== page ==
By Anne Elliott
“The Noisy Water Review,” an annual publication of Whatcom Community College students’ academic and creative works, is currently accepting pieces from students who wish to submit any form of academic or creative writing, visual art, or music.
“The deadline is May 9, but we’d love to see work before then,” said Joanna Kenyon, who teaches creative writing and composition at Whatcom and helps coordinate the publication.
For the past four years, Noisy Water has published student works online, which allows for music submissions via mp3. This includes pieces composed for a class, spoken-word poetry, and songs written and performed by students or student bands, among other works.
In past publications, visual arts selections have included photography, paintings, sketches, and graphic works.
Academic works may include essays, articles, and research papers, while creative writing encompasses poetry, short stories, creative nonfiction, and even short plays.
“If you think that you have a work that is good enough, send it in,” Kenyon said. “We like to see a wide variety. I would love to see more coming from the writing-intensive biology classes.”
Kenyon said submissions go through a screening process where they are looked over by a team of volunteer students and teachers. They are then ranked on a scale from one to five via a private online survey.
“Every submission gets two readers at least, some get three or four depending on how many volunteers we get,” Kenyon said.
The pieces that rank highest are then reviewed and proofread by a smaller group of volunteers during a panel meeting, which was held last year at Kulshan Brewery.
Proofreader marks are then typed up by Kenyon, who sends the revised version to the student that submitted it, who then accept the edits or make changes.
Kenyon said that Karen Blakely of Whatcom’s Art Department processes all of the art pieces.
She added that Whatcom’s Music Department has been shifting, and that there will be a new music teacher in charge of musical submissions this year.
“Writing is where we get the bulk of submissions,” Kenyon said, adding that she would love to find more student volunteers.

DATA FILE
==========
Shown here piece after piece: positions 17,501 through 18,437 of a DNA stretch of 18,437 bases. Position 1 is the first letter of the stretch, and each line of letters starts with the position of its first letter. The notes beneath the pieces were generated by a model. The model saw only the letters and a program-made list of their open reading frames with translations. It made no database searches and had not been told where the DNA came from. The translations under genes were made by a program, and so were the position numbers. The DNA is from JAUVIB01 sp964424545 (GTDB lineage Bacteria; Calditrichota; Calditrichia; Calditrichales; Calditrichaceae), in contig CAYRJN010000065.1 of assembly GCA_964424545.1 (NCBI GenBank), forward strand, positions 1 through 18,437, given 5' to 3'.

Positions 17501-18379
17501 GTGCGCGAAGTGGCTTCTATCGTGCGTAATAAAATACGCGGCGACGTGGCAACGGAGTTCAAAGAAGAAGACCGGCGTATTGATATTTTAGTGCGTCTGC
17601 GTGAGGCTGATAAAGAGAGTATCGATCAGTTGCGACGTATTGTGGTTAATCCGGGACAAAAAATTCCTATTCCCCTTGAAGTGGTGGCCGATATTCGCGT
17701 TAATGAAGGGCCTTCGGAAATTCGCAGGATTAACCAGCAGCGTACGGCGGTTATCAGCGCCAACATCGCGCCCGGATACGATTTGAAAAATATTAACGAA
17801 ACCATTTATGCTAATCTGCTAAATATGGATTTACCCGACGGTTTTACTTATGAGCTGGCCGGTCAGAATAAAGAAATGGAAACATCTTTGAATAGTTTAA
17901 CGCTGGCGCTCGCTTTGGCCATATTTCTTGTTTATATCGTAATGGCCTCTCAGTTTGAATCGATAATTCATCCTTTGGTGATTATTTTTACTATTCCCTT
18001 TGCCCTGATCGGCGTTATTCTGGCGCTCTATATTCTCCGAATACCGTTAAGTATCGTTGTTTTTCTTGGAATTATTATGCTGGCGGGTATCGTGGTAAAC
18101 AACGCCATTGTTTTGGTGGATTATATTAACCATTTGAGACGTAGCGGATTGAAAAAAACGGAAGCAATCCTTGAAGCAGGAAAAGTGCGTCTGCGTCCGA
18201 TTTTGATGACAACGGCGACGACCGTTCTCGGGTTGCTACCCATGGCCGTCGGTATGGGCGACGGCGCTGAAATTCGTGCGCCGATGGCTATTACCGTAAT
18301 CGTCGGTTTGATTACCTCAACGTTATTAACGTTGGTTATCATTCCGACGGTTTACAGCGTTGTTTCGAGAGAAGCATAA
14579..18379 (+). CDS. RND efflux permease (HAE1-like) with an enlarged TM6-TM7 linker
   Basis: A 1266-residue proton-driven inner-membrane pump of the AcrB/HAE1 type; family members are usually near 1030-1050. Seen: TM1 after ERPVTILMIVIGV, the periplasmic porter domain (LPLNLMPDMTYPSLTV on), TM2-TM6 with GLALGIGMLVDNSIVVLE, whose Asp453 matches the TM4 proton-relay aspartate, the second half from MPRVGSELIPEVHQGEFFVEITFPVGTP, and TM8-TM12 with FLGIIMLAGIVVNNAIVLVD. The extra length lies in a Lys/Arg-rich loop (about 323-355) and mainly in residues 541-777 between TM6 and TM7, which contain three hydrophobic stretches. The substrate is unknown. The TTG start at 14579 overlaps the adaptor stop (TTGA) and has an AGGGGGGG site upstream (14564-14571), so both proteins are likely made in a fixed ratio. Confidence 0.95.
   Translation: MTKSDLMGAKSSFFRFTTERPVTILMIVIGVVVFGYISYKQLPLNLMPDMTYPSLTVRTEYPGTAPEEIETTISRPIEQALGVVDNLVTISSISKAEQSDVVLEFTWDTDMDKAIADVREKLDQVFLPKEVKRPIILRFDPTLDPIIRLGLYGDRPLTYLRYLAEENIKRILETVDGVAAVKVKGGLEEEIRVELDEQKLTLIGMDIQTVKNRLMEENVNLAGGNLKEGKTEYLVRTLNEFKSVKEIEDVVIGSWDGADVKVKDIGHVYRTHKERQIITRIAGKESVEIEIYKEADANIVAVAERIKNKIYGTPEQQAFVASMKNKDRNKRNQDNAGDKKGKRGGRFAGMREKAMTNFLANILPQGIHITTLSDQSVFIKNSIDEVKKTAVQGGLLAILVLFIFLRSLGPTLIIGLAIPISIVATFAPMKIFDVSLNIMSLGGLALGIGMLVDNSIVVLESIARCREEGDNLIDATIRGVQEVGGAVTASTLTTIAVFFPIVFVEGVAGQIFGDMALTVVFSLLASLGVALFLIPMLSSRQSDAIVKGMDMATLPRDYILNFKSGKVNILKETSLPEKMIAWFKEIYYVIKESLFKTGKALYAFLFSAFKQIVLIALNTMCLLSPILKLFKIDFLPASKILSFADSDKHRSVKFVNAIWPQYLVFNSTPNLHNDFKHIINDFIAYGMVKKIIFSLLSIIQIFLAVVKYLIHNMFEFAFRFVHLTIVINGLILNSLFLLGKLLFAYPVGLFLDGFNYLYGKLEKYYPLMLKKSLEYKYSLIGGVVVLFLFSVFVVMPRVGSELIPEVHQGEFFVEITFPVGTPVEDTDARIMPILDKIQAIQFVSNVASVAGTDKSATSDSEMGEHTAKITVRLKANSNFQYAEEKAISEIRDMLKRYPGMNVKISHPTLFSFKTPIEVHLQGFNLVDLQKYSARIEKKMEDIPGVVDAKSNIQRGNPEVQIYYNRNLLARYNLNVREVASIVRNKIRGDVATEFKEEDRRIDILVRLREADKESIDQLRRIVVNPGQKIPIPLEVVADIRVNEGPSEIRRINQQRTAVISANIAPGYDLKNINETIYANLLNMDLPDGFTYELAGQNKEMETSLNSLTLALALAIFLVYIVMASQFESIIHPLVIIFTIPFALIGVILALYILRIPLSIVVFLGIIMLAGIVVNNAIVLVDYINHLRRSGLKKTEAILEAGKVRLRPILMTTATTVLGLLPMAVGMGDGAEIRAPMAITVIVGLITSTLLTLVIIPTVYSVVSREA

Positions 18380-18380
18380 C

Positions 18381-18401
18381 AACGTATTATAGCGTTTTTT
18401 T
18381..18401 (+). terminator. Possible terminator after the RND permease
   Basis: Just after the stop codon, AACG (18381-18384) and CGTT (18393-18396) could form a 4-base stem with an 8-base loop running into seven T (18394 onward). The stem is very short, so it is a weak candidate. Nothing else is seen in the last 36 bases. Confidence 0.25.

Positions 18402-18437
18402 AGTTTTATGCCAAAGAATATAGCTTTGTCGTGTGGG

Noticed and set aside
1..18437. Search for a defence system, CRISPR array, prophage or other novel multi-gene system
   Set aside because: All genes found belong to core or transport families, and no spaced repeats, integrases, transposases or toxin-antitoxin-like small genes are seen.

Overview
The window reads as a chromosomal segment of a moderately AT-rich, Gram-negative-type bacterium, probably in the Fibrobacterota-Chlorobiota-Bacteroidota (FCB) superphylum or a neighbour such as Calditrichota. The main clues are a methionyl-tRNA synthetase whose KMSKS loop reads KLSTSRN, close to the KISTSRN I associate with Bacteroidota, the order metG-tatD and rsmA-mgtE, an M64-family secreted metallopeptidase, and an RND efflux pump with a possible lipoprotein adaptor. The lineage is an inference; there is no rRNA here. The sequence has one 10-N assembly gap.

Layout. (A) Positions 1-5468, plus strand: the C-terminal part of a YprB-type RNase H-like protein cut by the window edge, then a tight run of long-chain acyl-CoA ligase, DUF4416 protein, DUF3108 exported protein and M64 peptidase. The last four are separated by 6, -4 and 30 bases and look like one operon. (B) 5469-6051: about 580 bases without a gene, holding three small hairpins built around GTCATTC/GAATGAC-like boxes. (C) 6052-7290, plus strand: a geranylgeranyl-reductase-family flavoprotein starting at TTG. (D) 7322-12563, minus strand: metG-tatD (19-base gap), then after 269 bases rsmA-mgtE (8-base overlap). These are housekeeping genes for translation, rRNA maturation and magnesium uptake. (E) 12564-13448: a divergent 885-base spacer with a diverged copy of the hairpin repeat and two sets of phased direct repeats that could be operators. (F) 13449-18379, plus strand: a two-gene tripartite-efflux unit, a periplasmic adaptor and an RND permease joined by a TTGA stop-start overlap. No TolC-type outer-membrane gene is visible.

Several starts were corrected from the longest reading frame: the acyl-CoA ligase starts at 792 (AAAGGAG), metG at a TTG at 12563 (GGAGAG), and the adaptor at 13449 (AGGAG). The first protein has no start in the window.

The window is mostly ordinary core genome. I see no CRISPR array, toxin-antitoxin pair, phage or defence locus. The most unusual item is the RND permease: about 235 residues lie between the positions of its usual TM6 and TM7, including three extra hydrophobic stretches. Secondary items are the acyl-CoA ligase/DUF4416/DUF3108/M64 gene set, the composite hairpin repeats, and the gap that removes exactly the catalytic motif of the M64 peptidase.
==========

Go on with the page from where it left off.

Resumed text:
The president of Whatcom’s Student Senate, Lucas Nydam, hopes to turn the entire operation into a mostly student-directed publication, and has hopes to bring back a hard-copy publication in addition to the online version, she said.
Nydam said he would like to see more frequent publications of Noisy Water in the future, with more student submissions for each publication. He said he would like to see an issue of Noisy Water come out twice a year if not quarterly.
Nydam said that he will be vice president of a new writing club, The Writers of Whatcom, currently forming under direction of the club’s president, Greg Lane. Nydam said he hopes that the club will have a large part in the creation of future Noisy Water Reviews.
Nydam had a piece published in last year’s Noisy Water publication, a free-verse poem called “Scrap.” He said the best part about being published is “putting a piece of yourself out there” and having other people read your work.
Kenyon said she hopes to see more student involvement and increased readership, although she also enjoys the way that students and teachers currently work together. “I would also love for Noisy Water to get its own URL in order for easier access,” she said. “Right now it’s kind of buried under other webpages.”
There will be a reading of selected written pieces from The Noisy Water Review at Village Books in Fairhaven at the end of spring quarter. Students interested in participating should email email@example.com. Submissions can be sent as an email attachment.